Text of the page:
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5 Defining Moments: Tim Elliott


Tim Elliott has thus far managed to keep Father Time at bay.

The battle-hardened 36-year-old Xtreme Couture representative will seek to improve upon a 7-10 record in the Ultimate Fighting Championship when he faces former Legacy Fighting Alliance titleholder Victor Altamirano in a UFC on ESPN 46 flyweight showcase on Saturday at the UFC Apex in Las Vegas. Elliott has rattled off three wins across his past four appearances. He has not fought since he outpointed Tagir Ulanbekov to a unanimous decision in their three-round UFC 272 pairing on March 5, 2022.

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As Elliott makes final preparations for his showdown with Altamirano at 125 pounds, a look at five of the many moments that have come to define him:

1. Magic Trick


“The Ultimate Fighter” Season 14 winner John Dodson escaped an ultra-competitive encounter with Elliott with a unanimous decision in a UFC on Fox 3 flyweight prelim on May 5, 2012 at the Izod Center in East Rutherford, New Jersey. Dodson swept the scorecards by identical 29-28 counts, despite the fact that he appeared to sustain an injury to his left hand in the first round. Elliott, a late replacement for Darren Uyenoyama, acquitted himself well in his first Octagon appearance. The aggressor throughout, he threw everything he had at Dodson. “The Magician” countered effectively, worked his angles and slammed knees into Elliott’s exposed body. With two rounds seemingly in the bank, Dodson, hampered by the inability to use his most trusted weapon, lost his way in the third. Elliott tagged him repeatedly with power shots, standing up the Jackson-Wink MMA representative more than once with stiff left hands. Dodson survived, but Elliott had arrived.

2. Rising to the Occasion


Takedowns, superb positional grappling and damaging ground-and-pound carried Elliott to a unanimous verdict over former King of the Cage champion Jared Papazian, as their flyweight pairing helped anchor “The Ultimate Fighter 16” Finale undercard on Dec. 15, 2012 at the Hard Rock Hotel and Casino in Las Vegas. Scores were 30-25, 30-25 and 30-26. Elliott survived an illegal knee from his opponent in the first round, and imposed his will throughout their 15-minute encounter. The Wichita, Kansas, native did his best work in Round 3, where he struck for multiple takedowns, floored Papazian with a body kick, threatened with chokes and left him battered and bloodied with punches and elbows from the top. By the time it was over, Elliott held a 189-46 advantage in total strikes landed and had piled up more than seven minutes of control time.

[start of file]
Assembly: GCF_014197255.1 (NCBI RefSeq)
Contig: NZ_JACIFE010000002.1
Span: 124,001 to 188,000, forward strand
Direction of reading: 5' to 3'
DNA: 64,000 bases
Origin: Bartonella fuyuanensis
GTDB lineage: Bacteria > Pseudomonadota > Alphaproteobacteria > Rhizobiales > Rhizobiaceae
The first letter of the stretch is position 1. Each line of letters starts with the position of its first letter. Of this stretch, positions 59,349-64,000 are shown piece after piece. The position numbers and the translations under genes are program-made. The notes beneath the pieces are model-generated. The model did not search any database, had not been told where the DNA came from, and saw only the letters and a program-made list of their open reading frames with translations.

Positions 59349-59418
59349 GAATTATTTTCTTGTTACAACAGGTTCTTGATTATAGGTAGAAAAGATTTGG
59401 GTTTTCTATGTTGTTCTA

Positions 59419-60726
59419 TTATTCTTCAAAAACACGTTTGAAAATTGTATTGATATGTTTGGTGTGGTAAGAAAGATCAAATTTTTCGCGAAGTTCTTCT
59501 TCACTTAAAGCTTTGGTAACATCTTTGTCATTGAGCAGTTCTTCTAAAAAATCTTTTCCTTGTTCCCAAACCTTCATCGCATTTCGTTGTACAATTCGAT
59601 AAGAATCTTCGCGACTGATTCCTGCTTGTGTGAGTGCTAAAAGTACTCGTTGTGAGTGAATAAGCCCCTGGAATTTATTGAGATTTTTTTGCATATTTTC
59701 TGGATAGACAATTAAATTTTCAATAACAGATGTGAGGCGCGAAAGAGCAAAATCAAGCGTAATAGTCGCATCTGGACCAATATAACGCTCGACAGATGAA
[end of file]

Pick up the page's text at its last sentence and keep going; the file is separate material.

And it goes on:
3. Gold Standard


Elliott captured the vacant Titan Fighting Championship flyweight crown with a five-round unanimous decision over American Top Team’s Iliarde Santos in a TFC 34 co-feature on July 18, 2015 at the Clark County Fairgrounds Event Center in Ridgefield, Washington. All three members of the cageside judiciary struck 50-45 scorecards. Elliott blended clinches with a mixture of strikes, from standing elbows and jumping knees to more traditional punches and kicks. Santos struggled to keep up and saw his best chance at a comeback vanish late in Round 5, where his American counterpart escaped from bottom position and freed himself from potential danger. It remains the only title on the Elliott mantle.

4. A Brush with Greatness


Demetrious Johnson scored with takedowns, scrambled into advantageous positions and shredded Elliott’s defenses with unending guard passes to retained the Ultimate Fighting Championship flyweight crown in “The Ultimate Fighter 24” Finale headliner on Dec. 3, 2016 at the Palms Casino Resort in Las Vegas. Scores were 49-46, 49-46 and 49-45, though the five-round fight was not without its share of unexpected drama. Elliott had “Mighty Mouse” in real danger in the first round, where he escaped an armbar, caught a tight guillotine and transitioned to a brabo choke. Johnson kept his composure, returned to his feet and pitched a shutout from there. Elliott emptied his gun in a bid to dethrone the champion, utilizing a quirky standup approach, Donkey Kong hammerfists and even open-handed palm strikes. He was game but ultimately outclassed. Johnson spent the majority of the second, third, fourth and fifth rounds in top position, floating from half guard and side mount to the north-south position, the back and the topside crucifix. Only Elliott’s airtight submission defense prevented the finish, as “The Ultimate Fighter” Season 24 winner withstood the champion’s attempts at rear-naked chokes, straight armbars and kimuras to see the final bell.

5. Unwitting Steppingstone


Deiveson Figueiredo submitted Elliott with a guillotine choke and leapfrogged the former Titan Fighting Championship titleholder in the 125-pound pecking order as part of the UFC Fight Night 161 undercard on Oct. 12, 2019 at the Amalie Arena in Tampa, Florida. The end came 3:08 into Round 1. Figueiredo needed some time to navigate the Xtreme Couture export’s unorthodox approach, which included punches from odd angles and upward elbows in close quarters. Perhaps sensing he was outgunned on the feet, Elliott shot for an ill-advised takedown, wandered into the choke and soon realized there was no escape. Surrender soon became his only option. Figueiredo captured the undisputed flyweight crown less than a year later.
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